Business

5:21am

Mon July 22, 2013
Business

London Bookseller Forgoes Big Profit On J.K. Rowling Book

Originally published on Mon July 22, 2013 7:30 am

Transcript

DAVID GREENE, HOST:

Speaking of pouring a drink, how about raising a glass to this bookseller. Today's last word in business is one generous retailer.

RENEE MONTAGNE, HOST:

We learned last week that J.K. Rowling - of Harry Potter fame - was also the hidden author of the crime novel "The Cuckoo's Calling." She had released it under the nom de plume, Robert Galbraith.

GREENE: After that was revealed, the price of a signed first edition immediately jumped to more than $1,500 on sites like eBay.

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3:33am

Mon July 22, 2013
The Salt

New York Toasts Long-Awaited Revival Of Its Distilleries

Originally published on Tue July 23, 2013 11:30 am

Tuthilltown Spirits in New York makes a clear corn whiskey, and the first legal aged whiskey in the state since Prohibition, among other products.
Joel Rose/NPR

A century ago, New York could claim that much of its liquor was local, thanks to distilleries large and small that supplied a lot of the whiskey, gin and rum that kept New York City (and the rest of North America) lubricated. Then Prohibition arrived and the industry largely dried up, before trickling back to life in the 21st century.

Now, distillers in New York state are toasting a revival 80 years in the making.

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6:21am

Sun July 21, 2013
All Tech Considered

High-End Stores Use Facial Recognition Tools To Spot VIPs

Originally published on Sun July 21, 2013 3:33 pm

Hey, isn't that ...? New facial recognition software is designed to help store employees recognize celebrities like Mindy Kaling — and other bold-faced names.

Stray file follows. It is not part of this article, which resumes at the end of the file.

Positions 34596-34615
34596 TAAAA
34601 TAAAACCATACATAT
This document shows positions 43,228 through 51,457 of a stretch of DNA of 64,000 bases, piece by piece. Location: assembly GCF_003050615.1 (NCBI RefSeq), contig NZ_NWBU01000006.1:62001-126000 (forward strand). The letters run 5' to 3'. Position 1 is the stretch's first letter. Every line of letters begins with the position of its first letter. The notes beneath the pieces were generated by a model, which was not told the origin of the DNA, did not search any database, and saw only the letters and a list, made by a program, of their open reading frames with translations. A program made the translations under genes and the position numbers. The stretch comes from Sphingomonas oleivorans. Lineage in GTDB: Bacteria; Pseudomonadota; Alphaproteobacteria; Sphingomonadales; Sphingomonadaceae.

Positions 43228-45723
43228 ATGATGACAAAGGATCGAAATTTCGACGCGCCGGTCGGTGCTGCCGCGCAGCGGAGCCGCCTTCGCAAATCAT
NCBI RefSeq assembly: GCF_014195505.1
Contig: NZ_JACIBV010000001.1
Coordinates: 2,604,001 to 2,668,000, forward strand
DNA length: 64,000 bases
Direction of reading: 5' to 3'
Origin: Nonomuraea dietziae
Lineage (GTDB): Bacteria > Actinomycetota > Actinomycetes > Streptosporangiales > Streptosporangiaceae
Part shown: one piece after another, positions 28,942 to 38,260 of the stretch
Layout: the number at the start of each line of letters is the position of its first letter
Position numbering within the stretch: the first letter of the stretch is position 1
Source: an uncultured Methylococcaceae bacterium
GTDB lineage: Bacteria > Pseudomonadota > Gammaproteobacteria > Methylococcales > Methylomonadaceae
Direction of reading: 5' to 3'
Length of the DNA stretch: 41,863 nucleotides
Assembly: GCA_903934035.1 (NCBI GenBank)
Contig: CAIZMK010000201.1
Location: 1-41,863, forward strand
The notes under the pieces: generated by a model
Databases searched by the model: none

Chelsea Lauren Getty Images

When a young Indian-American woman walked into the funky L.A. jewelry boutique Tarina Tarantino, store manager Lauren Twisselman thought she was just like any other customer. She didn't realize the woman was actress and writer Mindy Kaling.

"I hadn't watched The Office," Twisselman says. Kaling both wrote and appeared in the NBC hit.

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5:34pm

Sat July 20, 2013
Business

What A Bankrupt Detroit Means For The Auto Industry

Detroit this week became the largest American city ever to file for bankruptcy. Host Jacki Lyden talks with NPR business reporter Sonari Glinton about what Detroit's fiscal woes means for the nation's auto industry, which is famously linked to the city.

10:08am

Sat July 20, 2013
The Two-Way

Helen Thomas, Former Dean Of White House Press, Dies At 92

Originally published on Sun July 21, 2013 8:51 am

Helen Thomas reads the newspaper while sitting in her chair in the White House press room in 2006. She died on Saturday at age 92.
Brendan Smialowski Getty Images

Long-time White House correspondent Helen Thomas, who covered every president from Eisenhower to Obama, has died at age 92, according to The Gridiron Club & Foundation.

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4:57am

Sat July 20, 2013
News

Detroit Businesses See Opportunity In Bankruptcy